April 14, 2016 report
Two studies highlight the role DNA repair processes play in production of mutation-prone sequences involved in cancer
(Medical Xpress)—The results of two studies by two different teams studying the role that DNA repair plays in the production of mutation-prone sequences—precursors to cancer, have been published in the journal Nature. In the first, a team working in Australia found patterns when they studied approximately 1,200 whole genome sequences looking at mutation densities in enhancer, promoter heterochromatic sequences and gene coding sequences, which were related to more than a dozen types of cancer. In the second study a team working in Spain found similar patterns when looking at sequences from approximately 36 skin cancer samples found in the Cancer Genome Atlas project. Ekta Khurana with Weill Cornell Medical College, has published a News & Views research piece on the work done by the two teams and suggests that such studies are laying the groundwork for the development of future diagnostic tools and treatments that can be tailored to individual patients.
In recent years, scientists have made much progress in early diagnosis of cancer and especially in treatment of it, unfortunately, not nearly as much progress has been made in uncovering the process behind the genetic mutations that lay the foundation for the development of most types of cancers. In these new efforts, both teams have been looking at the role that DNA repair plays in the process.
To gain more insight, both teams have been studying multiple examples of certain types of cancers, such as those that are caused by exposure to ultraviolet light, or smoke from cigarettes. Prior research has found that a process called nucleotide excision repair is set off by exposure to either as the body attempts to repair the damage they cause. This process, Khurana notes, is difficult to study because it occurs alongside other genetic activities, most particularly, DNA transcription. In the first study, the team in Australia found mutations rates as much as five times higher in regions where transcription factors were expected to bind than were found in flanking sequences. Meanwhile, the team in Spain found an increase in density in the centers of active promoters that were associated with reduced levels of nucleotide excision repair.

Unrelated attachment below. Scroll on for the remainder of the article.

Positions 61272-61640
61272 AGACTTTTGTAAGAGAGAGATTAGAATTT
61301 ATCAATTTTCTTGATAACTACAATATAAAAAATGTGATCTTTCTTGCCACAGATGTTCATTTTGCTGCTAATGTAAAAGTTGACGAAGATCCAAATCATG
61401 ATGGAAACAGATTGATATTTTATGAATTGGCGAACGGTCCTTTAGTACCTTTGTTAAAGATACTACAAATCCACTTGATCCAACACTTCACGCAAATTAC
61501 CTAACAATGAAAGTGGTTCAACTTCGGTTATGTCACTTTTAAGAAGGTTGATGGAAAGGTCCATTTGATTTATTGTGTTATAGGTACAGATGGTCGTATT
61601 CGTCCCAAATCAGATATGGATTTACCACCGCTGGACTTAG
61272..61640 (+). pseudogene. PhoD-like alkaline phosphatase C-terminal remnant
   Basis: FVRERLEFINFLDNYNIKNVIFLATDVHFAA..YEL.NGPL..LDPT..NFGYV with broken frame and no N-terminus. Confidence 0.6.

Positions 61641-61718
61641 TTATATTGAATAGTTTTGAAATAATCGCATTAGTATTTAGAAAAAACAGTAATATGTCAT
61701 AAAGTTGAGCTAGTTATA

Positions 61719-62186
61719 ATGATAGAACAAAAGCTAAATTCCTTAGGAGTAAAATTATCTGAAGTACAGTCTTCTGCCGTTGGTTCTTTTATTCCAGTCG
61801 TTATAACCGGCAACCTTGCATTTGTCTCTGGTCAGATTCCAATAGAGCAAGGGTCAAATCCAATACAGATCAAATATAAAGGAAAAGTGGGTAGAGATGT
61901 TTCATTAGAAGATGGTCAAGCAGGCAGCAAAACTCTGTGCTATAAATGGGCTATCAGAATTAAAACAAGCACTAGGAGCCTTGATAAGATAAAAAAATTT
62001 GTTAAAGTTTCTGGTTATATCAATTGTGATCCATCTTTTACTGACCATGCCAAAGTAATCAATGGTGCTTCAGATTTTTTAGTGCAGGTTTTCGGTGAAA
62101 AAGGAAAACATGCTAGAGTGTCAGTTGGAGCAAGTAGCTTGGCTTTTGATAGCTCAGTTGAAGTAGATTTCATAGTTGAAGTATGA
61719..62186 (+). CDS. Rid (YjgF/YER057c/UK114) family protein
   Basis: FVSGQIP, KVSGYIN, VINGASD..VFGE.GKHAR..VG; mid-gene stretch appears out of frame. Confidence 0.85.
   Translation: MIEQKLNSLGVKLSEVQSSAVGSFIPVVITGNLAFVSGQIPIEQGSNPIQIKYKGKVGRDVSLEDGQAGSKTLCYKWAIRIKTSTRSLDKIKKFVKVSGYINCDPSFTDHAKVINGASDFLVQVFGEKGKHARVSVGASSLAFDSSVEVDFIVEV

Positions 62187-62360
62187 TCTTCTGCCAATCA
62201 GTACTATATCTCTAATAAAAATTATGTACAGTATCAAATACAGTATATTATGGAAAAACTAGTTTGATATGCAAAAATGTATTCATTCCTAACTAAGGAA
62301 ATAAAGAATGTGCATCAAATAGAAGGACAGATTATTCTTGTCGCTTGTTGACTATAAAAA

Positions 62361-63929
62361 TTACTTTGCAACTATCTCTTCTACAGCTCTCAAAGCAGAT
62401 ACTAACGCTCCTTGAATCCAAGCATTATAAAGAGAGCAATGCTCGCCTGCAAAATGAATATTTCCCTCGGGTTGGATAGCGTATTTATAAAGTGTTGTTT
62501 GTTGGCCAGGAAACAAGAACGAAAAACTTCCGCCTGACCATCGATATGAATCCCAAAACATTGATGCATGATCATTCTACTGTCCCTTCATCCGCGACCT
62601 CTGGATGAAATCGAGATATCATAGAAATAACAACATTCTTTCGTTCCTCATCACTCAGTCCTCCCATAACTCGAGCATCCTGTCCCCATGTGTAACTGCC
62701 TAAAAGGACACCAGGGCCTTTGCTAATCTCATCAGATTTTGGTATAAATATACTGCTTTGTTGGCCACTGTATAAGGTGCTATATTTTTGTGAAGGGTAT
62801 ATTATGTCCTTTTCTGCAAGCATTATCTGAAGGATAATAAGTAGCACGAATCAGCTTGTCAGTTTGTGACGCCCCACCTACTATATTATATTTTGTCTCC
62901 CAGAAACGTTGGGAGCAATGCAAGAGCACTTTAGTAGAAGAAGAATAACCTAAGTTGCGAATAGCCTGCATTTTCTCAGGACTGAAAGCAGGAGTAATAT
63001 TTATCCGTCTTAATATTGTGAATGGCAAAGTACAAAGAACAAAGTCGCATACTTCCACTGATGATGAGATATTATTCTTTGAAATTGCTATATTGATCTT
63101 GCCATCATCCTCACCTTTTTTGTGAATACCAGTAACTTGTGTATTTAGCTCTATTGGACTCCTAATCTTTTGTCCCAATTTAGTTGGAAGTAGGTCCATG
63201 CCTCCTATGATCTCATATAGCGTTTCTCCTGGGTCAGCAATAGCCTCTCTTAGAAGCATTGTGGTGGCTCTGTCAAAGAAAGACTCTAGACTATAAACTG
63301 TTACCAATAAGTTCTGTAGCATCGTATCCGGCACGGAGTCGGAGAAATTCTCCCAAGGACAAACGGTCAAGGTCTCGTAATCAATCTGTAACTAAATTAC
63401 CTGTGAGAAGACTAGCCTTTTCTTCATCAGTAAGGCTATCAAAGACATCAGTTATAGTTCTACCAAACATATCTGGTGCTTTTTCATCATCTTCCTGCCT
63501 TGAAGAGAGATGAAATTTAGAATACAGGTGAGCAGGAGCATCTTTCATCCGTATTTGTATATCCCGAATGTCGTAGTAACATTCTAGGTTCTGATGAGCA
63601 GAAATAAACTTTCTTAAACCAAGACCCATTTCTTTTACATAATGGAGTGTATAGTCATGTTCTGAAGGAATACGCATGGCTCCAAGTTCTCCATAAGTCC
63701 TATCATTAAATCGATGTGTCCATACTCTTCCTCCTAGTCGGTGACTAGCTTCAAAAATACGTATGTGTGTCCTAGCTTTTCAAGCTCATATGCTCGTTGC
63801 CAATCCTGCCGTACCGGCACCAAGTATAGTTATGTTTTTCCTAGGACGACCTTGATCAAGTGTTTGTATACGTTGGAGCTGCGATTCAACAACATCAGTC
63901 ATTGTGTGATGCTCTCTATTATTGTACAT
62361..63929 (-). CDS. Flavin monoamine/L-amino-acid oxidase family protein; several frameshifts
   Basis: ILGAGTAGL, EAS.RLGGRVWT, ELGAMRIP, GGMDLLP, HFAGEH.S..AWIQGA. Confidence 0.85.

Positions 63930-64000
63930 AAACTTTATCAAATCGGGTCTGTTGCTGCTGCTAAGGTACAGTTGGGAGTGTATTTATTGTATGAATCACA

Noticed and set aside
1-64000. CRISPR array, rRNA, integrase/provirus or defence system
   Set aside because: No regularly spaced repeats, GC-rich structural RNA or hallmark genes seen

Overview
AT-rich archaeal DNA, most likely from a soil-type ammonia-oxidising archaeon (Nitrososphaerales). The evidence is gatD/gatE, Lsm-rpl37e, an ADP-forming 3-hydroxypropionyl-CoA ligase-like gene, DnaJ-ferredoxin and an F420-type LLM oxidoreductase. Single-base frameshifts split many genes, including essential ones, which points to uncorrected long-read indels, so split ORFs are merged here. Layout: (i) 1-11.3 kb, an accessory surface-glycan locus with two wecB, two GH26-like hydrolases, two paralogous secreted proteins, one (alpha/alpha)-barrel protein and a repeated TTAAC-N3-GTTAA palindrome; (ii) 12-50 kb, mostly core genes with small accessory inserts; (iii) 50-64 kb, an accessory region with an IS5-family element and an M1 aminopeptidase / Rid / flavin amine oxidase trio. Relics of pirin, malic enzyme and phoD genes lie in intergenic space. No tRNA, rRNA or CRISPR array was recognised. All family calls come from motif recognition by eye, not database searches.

Taken together the studies suggest nucleotide excision repair in areas where DNA regulation is occurring, is held back by bound transcription-initiation mechanisms, which apparently lead to the growth of cancer cells.
More information: Dilmi Perera et al. Differential DNA repair underlies mutation hotspots at active promoters in cancer genomes, Nature (2016). DOI: 10.1038/nature17437
Radhakrishnan Sabarinathan et al. Nucleotide excision repair is impaired by binding of transcription factors to DNA, Nature (2016). DOI: 10.1038/nature17661
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